New Veterans Home will have ‘neighborhood’ feel

COMING HOME: Brig. Gen. Rick Baccus, the Bristol Veterans Home current administrator, discusses building plans for the new $94 million facility. / PBN PHOTO/RUPERT WHITELEY
COMING HOME: Brig. Gen. Rick Baccus, the Bristol Veterans Home current administrator, discusses building plans for the new $94 million facility. / PBN PHOTO/RUPERT WHITELEY

The design of a new Veterans Home in Bristol will create a more home-like environment, enable independent living and better serve future veterans of more-modern warfare than the current facility, state leaders say.
Construction on the nursing home, which will replace the nearby existing facility, has been in planning stages since 2012 and is slated to begin in late spring next year, according to Sandra Powell, director of R.I. Department of Human Services. Construction is expected to be completed in 2017, at a cost of up to $94 million.
The new design moves away from the hospital-like atmosphere of straight corridors and branching rooms. Rooms will be arranged in small “neighborhoods.” Six neighborhoods will be grouped around the facility’s “Main Street,” the communal area that will house physical and occupational therapies, an aqua-therapy pool, a chapel, a community room and more.
“The major advantage of [federal Community Living Center] design is that it gives a more holistic approach to skilled nursing care,” said Division of Veteran Affairs Associate Director Kim Ripoli in an email. “The neighborhood concept creates a more home-like, as opposed to institutional, environment.”
Administrators want the emphasis on independent living and social interaction to make it more adaptable to veterans down the road. Robbins said that the design will also make it easier for veterans now to spend time socializing out of their rooms but still have staff nearby to monitor.
“You’ll be able to talk to each other,” he said. “For veterans, they would like to be independent.”
Of the home’s more than 190 current residents, 50 percent are World War II veterans, about 24 percent from the Korean War and about 26 percent are from the Vietnam War. Those demographics will soon start to shift, however. “We want to make sure we meet the needs of the veterans we’re serving today, and some of our demographic data says that we’ll be serving more Vietnam-era veterans soon or over the coming years,” Powell said. “But we want to build with an eye toward the future, when some of the veterans with unique injuries from the more recent wars may need nursing home services.”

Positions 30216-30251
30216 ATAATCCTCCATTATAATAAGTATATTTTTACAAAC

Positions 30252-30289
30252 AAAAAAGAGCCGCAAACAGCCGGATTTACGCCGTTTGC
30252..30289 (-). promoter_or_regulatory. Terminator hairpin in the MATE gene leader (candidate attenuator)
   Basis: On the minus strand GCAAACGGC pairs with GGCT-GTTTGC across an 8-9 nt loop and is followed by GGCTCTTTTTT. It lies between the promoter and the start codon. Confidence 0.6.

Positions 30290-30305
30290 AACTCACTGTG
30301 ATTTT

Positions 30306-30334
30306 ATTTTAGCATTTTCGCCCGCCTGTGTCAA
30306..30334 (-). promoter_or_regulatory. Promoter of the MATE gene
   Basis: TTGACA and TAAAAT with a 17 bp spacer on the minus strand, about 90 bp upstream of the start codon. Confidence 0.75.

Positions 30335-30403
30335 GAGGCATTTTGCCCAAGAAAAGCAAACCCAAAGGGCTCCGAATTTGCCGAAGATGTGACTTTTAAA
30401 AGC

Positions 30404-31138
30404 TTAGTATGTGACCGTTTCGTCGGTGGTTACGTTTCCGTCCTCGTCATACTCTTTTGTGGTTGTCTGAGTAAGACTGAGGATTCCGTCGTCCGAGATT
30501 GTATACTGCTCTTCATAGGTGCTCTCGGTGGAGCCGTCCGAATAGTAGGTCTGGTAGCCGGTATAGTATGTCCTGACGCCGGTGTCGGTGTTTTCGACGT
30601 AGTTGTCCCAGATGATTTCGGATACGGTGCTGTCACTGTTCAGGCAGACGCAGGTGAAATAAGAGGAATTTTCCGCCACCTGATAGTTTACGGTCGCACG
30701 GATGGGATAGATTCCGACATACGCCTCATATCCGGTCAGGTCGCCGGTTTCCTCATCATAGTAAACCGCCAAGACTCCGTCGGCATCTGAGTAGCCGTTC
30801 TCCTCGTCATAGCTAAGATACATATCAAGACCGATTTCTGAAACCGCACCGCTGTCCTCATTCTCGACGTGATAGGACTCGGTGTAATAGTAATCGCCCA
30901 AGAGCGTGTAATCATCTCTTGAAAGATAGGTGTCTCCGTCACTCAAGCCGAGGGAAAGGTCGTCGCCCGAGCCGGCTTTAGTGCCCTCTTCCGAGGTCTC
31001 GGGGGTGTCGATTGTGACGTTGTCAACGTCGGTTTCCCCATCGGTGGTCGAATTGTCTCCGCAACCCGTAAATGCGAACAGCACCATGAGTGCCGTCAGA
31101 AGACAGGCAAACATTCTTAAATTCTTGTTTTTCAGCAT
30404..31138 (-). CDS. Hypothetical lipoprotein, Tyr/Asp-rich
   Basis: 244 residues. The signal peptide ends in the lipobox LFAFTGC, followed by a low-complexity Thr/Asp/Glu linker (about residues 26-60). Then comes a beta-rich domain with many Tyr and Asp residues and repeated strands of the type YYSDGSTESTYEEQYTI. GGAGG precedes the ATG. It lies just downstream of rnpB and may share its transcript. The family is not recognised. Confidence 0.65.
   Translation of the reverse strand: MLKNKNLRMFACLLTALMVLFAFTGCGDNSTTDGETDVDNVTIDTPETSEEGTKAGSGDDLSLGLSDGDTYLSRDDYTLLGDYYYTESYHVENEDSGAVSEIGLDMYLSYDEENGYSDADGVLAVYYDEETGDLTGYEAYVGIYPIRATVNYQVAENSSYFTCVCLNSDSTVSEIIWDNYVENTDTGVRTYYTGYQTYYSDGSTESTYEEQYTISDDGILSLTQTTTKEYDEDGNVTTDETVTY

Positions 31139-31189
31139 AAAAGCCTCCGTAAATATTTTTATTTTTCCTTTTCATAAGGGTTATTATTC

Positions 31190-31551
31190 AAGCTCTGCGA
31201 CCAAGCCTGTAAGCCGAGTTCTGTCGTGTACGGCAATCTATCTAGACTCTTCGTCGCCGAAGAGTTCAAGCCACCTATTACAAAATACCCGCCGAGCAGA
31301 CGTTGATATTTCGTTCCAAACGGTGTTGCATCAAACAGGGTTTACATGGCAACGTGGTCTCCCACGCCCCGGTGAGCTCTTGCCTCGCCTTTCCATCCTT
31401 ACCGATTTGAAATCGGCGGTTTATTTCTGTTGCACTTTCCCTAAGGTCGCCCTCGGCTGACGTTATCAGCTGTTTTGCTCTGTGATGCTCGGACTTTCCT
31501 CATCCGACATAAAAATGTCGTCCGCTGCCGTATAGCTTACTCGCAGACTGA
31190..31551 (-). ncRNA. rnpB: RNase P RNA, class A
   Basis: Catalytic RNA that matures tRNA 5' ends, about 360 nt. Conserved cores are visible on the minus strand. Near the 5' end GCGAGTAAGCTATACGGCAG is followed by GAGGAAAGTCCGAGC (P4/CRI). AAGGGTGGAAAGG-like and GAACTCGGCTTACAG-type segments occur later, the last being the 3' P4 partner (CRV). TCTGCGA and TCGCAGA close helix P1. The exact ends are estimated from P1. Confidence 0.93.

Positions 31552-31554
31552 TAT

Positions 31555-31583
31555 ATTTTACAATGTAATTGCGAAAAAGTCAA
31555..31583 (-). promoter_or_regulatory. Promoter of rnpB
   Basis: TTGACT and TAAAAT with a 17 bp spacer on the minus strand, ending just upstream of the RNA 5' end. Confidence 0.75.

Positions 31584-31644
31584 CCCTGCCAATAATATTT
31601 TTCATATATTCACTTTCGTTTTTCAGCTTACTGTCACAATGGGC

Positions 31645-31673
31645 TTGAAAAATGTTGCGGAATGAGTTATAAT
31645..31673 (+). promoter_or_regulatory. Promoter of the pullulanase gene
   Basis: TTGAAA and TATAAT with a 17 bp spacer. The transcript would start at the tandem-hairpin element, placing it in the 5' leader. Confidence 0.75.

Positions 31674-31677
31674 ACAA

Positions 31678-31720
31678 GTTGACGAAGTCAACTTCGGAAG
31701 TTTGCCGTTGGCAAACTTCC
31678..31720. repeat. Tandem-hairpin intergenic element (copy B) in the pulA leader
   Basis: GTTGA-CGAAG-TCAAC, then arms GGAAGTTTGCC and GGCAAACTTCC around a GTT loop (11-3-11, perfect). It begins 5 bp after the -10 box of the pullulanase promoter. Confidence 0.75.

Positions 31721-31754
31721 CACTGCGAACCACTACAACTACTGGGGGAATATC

The VA approved a request to increase the number of nursing beds from 157 in the existing building to 192 in the new facility. Another 16 beds will be available for transitional shelter for homeless veterans, bringing the total number of beds to 208. In the existing home, rooms accommodate two residents; in the new design, everybody will have their own room and bathroom.
United Veterans Council President Jim Robbins said his organization fully supports the plan and that his own chapter has donated $6,000 from fund drives to furnish a room at the new facility.
“It’ll be tremendous,” Robbins said. “The waiting list (for the home) is way down. … It’s going to be fantastic.”
Conversations about building a new facility started as far back as 2007 or 2008, said Powell, who joined the organization as director in 2011.
The current home – built in 1955 and added to several times – has seen some wear and tear. Brig. Gen. Rick Baccus, the current home’s administrator, said early discussions questioned whether the current building could be renovated, but it was decided that it would be too expensive and the home’s layout would still be outdated.
So plans went ahead and in 2012, 77 percent of Rhode Island voters approved a bond measure authorizing the state to borrow up to $94 million for the project.
James Boylan, a 71-year-old veteran from Warwick, is a resident at the current Veterans Home who was happy to see how emphatically Rhode Islanders approved of the project. “I thought it was a surprisingly large, positive response,” said Boylan, who served in the Army between 1967 and 1969, then again in the Navy Reserve between 1975 and 1993.
If construction follows CLC design standards, the state will qualify for reimbursement of up to 65 percent of qualified construction costs. The U.S. Department of Veterans Affairs has approved the facility’s design concept and schematics, and based on current estimates, reimbursement could cover up to $55 million, maybe more, said Michael Jolin, spokesman for the state department of human services.
Howard Lamont, a 68-year-old, retired Air Force corporal who served in Libya and other North African postings between 1966 and 1970, has lived at the Veterans Home for about six years. Lamont lives alone now but used to have a roommate. He said it wasn’t all bad.
“My roommate had a TV and his son paid the cable bills,” Lamont said, laughing. “He said, ‘Whenever he’s asleep, you can use it.’”
However, Lamont said, the new set-up will be an improvement.
“I figure it’ll be better,” he said. “More privacy.”
Baccus said the single-room design will also help contain infectious diseases and protect high-risk patients, like those with dementia. In the new home, any room can potentially be a secure room, and there won’t be a need to move.
The new facility will be built on the same grounds as the current Veterans Home but a little closer to Metacom Avenue. Administrators plan to allow the existing nursing home to stay functional throughout construction.
“A lot of work’s ahead, but it is absolutely worthwhile to do what we can to honor our veterans,” Powell said. “We are just so excited about this opportunity.” •

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